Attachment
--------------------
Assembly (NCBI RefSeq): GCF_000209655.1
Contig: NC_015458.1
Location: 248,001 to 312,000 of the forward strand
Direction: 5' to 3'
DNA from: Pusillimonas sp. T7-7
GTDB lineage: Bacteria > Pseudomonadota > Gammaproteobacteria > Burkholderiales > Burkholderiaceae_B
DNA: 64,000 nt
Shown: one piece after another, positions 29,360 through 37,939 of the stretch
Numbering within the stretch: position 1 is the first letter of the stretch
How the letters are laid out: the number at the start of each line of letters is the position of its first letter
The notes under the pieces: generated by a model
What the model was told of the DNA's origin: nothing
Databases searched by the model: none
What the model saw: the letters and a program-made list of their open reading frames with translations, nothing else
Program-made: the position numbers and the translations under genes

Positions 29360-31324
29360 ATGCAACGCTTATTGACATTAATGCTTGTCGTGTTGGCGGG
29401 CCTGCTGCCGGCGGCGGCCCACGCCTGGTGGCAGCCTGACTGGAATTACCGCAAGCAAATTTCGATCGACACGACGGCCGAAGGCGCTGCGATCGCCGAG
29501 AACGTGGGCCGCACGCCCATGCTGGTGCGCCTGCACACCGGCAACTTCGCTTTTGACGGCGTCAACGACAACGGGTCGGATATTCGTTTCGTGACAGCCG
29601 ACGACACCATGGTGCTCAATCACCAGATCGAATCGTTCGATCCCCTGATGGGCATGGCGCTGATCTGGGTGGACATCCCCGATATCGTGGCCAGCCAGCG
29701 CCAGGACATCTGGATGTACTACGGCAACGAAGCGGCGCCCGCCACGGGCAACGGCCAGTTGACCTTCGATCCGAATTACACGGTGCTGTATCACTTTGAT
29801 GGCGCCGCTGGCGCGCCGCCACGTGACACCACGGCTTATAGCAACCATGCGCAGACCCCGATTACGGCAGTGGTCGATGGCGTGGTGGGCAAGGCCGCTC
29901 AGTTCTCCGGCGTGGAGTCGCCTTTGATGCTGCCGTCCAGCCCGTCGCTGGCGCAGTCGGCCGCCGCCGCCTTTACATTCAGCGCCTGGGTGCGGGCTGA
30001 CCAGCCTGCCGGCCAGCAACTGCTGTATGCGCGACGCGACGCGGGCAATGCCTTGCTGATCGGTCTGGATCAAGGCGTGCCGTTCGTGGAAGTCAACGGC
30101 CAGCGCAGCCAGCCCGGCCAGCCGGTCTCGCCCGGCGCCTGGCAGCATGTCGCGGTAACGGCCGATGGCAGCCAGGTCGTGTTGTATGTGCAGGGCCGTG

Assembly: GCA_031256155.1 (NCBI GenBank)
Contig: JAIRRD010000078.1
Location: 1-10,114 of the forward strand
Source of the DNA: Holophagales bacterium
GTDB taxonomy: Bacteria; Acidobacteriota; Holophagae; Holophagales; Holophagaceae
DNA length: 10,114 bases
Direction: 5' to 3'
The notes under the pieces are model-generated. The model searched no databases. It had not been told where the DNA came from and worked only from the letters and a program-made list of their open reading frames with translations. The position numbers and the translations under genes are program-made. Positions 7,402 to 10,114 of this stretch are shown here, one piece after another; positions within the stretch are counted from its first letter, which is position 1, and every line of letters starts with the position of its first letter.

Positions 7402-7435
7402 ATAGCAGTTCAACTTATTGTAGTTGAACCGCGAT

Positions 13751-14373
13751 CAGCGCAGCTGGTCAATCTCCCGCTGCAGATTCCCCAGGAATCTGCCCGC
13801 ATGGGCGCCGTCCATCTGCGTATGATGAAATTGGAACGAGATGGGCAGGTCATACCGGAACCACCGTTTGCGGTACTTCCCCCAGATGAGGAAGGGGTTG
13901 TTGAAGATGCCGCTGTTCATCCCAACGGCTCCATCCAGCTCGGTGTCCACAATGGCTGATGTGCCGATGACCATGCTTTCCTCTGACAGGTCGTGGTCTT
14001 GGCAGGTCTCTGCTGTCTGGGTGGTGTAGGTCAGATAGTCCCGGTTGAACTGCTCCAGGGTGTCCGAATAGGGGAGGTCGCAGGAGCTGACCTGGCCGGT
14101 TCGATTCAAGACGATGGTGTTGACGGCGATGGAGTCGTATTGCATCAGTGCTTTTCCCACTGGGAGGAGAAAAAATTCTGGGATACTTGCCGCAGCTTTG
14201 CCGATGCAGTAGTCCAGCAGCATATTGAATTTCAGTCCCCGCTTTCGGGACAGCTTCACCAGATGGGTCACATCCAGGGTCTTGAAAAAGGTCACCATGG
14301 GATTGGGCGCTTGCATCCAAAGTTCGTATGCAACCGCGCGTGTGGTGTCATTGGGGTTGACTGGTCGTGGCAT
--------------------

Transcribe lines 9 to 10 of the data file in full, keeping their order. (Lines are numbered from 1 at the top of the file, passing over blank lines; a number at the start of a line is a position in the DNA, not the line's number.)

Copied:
Numbering within the stretch: position 1 is the first letter of the stretch
How the letters are laid out: the number at the start of each line of letters is the position of its first letter